Lawyers on the Old Screens

Finding inspiration in the movies and television


Lawyers on the Old Screens

For over a century, lawyers have appeared in both the movies and on television. Audiences have been captivated by the administration of justice, the prosecution of crime and the legal profession as a whole.

Early on, shows dealing with lawyers portrayed us in a positive light, both as decent people and competent professionals. As the years pass by, we have seen lawyers acting self-indulgently and sometimes unethically.

A great fictional lawyer can inspire future lawyers and remind real-world lawyers why they do what they do.

There are few more iconic on-screen lawyers than Atticus Finch defending someone in a hostile environment because it is the right thing to do. Harper Lee’s lawyer protagonist in To Kill a Mockingbird may be as one academic described: “the dream that young lawyers hope to achieve and that old lawyers regret having lost.”

When it comes to titans of television lawyers, Perry Mason is certainly one of them. Played by Raymond Burr, a native of New Westminster. Mason was a brilliant and dedicated defence lawyer tasked with taking on the most impossible of cases.

He was assisted by his secretary Della Street, played by Barbara Hale, and his private investigator Paul Drake, played by William Hopper. With the help of his two sidekicks, Mason didn’t just defend his clients, he used a variety of ingenious ideas to shape the law and save his clients from wrongful imprisonment.

For over a century, women have been appearing as lawyers in the movies. The Reckoning Day is perhaps the earliest film featuring a female lawyer. It was produced by the Triangle Film Corporation in 1918 and introduced viewers to a lawyer named Jane Whiting. While she was no Atticus Finch or Perry Mason, Whiting was able to expose a nefarious gang of spies and rescue the young son of a prominent senator.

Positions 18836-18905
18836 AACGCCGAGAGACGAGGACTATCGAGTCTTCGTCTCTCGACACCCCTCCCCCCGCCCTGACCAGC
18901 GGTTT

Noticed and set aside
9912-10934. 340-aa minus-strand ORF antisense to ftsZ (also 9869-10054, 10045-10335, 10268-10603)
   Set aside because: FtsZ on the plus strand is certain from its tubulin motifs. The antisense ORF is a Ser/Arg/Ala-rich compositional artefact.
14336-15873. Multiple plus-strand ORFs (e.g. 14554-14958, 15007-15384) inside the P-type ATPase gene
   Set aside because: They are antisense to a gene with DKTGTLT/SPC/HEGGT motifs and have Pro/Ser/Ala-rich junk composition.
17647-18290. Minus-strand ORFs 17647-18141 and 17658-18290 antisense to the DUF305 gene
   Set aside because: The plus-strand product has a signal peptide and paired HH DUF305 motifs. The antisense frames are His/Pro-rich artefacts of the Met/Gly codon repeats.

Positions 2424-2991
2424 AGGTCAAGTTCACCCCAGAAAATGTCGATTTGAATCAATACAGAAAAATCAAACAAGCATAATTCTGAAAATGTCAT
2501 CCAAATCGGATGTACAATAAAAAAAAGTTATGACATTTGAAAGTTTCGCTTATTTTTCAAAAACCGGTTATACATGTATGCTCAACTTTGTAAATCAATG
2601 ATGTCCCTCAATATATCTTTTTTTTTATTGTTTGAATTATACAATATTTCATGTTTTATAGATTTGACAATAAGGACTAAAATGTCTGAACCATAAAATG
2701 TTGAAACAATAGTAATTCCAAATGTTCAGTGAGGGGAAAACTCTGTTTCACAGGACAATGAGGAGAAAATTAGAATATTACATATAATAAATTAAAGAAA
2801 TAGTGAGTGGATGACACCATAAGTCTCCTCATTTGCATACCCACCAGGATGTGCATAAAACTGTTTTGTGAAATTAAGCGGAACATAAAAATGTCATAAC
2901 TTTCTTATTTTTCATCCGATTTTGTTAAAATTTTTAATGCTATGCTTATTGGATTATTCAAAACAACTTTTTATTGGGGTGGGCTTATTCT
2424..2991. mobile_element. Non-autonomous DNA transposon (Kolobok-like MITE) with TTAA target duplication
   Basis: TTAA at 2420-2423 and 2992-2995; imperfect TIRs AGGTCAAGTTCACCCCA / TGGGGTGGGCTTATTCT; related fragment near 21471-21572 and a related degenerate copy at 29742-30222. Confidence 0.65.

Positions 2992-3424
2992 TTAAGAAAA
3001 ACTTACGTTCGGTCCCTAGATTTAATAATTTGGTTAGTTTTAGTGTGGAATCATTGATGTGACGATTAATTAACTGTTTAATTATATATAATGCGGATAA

Perhaps the famous and enduring of films featuring a female lawyer is the comedy Adam’s Rib, in which husband and wife lawyers played by Spencer Tracy and Katherine Hepburn square off in the courtroom and the bedroom. There is trouble in paradise when husband Adam Bonner, a district attorney, pursues the prosecution of a wife for the attempted murder of her husband. Wife Amanda Bonner takes up the defence of the wife and trounces Adam in the courtroom.

You would be hard pressed to find a more dedicated lawyer than Law & Order’s Jack McCoy. Played by Sam Waterston, the character is steadfastly committed to getting criminals off the street. For 16 years, Jack McCoy was consistently superb at his job and, unlike many other television lawyers, Jack was presented in a serious way as someone who would always get the job done.

It’s hard to think of television lawyers these days and not think of the unethical and corrupt Saul Goodman, played by Bob Odenkirk. However, it cannot be denied that Saul is successful in his work. Sure, he defends people who do not deserve to be defended, and helps them get away with some atrocious activities. But, if they are paying clients, then who can blame Saul?

Yes, the world needs more lawyers like Atticus Finch, armed with the intangible qualities that set us apart: the specialist expertise, altruism, ethics and the trustworthiness that defines our professionalism.

We need the decency and determination of Perry Mason. We need the elegance and enthusiasm of Jack McCoy. And, we need the independence and integrity of Amanda Bonner.

The hope must be that some of these old-fashioned notions of faithful and selfless service will live on in those who practice law in the movies, on the television screen and in real life.